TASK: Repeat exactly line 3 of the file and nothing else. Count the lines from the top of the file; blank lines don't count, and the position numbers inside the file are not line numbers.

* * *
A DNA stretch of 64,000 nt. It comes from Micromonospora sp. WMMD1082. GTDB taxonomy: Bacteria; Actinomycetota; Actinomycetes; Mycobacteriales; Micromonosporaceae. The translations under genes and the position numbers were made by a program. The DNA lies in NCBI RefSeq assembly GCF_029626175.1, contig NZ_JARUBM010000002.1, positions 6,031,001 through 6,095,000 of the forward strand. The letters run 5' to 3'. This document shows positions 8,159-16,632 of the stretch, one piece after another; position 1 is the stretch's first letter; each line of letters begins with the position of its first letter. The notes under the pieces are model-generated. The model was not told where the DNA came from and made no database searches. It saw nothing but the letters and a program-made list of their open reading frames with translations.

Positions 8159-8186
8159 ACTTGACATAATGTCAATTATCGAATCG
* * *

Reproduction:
8159 ACTTGACATAATGTCAATTATCGAATCG